As of April 5th 2021, a new US policy is requiring immediate release of records to patients. The rule require US healthcare providers to give patients access to all the health information in their electronic medical records without charge.
In Sweden, we can access most of the information from our electronic health records through the national patient portal 1177.se – and there are national recommendations stating that all citizens should have immediate online access to all the information documented about them in healthcare, but the recommendations are not enforced and it’s up to each healthcare provider to decide what patients have access to and not. Still, Swedish patients probably have access to a lot more than many others, but it is at the goodwill of healthcare providers.
The new US rule will make it possible to fine healthcare providers or EHR vendors that block patients from access information. This of course sharpens the rule and hopefully will speed up the implementation.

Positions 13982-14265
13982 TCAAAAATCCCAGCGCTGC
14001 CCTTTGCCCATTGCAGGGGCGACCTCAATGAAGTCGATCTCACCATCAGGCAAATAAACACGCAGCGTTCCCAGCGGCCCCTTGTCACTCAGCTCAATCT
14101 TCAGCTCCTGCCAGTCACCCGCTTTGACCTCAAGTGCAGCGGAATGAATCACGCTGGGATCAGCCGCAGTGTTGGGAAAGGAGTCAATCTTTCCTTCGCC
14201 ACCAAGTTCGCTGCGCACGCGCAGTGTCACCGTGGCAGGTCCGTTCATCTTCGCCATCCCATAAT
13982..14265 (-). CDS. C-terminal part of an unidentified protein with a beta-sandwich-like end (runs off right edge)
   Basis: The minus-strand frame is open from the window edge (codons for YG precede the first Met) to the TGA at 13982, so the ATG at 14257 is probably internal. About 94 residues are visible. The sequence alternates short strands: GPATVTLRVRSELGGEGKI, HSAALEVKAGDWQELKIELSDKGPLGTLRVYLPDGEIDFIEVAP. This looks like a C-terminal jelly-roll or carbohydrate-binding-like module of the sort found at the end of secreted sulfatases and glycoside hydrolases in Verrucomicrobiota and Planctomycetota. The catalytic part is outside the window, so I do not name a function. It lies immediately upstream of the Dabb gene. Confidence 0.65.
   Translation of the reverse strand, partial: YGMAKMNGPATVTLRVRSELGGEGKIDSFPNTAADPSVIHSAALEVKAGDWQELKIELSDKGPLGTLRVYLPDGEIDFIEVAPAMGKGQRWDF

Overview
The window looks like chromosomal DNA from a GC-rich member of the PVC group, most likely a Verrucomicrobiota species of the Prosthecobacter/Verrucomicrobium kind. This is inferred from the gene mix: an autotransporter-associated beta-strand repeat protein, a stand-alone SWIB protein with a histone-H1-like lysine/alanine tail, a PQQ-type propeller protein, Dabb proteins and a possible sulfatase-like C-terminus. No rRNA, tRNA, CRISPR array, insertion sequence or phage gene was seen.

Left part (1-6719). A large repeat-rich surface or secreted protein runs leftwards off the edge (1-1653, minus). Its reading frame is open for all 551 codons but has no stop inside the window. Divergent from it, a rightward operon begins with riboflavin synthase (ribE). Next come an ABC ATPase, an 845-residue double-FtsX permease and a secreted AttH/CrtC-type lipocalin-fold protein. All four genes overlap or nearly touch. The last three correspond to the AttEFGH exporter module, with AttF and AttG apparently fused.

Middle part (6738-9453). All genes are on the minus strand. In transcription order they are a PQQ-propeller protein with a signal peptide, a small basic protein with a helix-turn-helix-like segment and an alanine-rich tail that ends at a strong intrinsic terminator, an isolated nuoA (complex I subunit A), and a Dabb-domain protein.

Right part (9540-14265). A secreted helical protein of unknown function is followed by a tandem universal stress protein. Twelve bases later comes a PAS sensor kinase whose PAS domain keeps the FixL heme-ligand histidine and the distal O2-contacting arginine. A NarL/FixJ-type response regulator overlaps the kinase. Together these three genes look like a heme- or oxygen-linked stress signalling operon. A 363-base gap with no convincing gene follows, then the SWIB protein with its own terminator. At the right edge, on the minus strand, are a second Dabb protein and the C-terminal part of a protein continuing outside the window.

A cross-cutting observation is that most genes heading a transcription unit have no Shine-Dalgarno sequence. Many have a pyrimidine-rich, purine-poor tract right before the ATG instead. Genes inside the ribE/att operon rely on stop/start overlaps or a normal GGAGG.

Another major difference between the Swedish context and the US is that the new legislation also stipulates that people should be able to download their data to third party digital applications (apps) and aggregate all their health records into their digital platform of choice. This should be implemented by October 2022, allowing people to share health information with anyone involved in their care. In Sweden, this is out of the question. Similar solutions have be proposed, but have consistently been deemed not secure enough by the Swedish Authority for Privacy Protection. In fact, a function that would allow patients to add a person of their own choosing to have access to parts or all of their EHR was implemented in the Swedish “Journalen”, but removed after the Swedish Authority for Privacy Protection found it illegal. It will be interesting to follow the evolution in Sweden and internationally as patients are increasingly demanding and gaining access to their health information.
Earlier this year, I was one of the co-authors for a BMJ editorial on the new US regulation:
Salmi, L., Blease, C., Hägglund, M., Walker, J., DesRoches, C. (2021). US policy requires immediate release of records to patients. BMJ. British Medical Journal, 372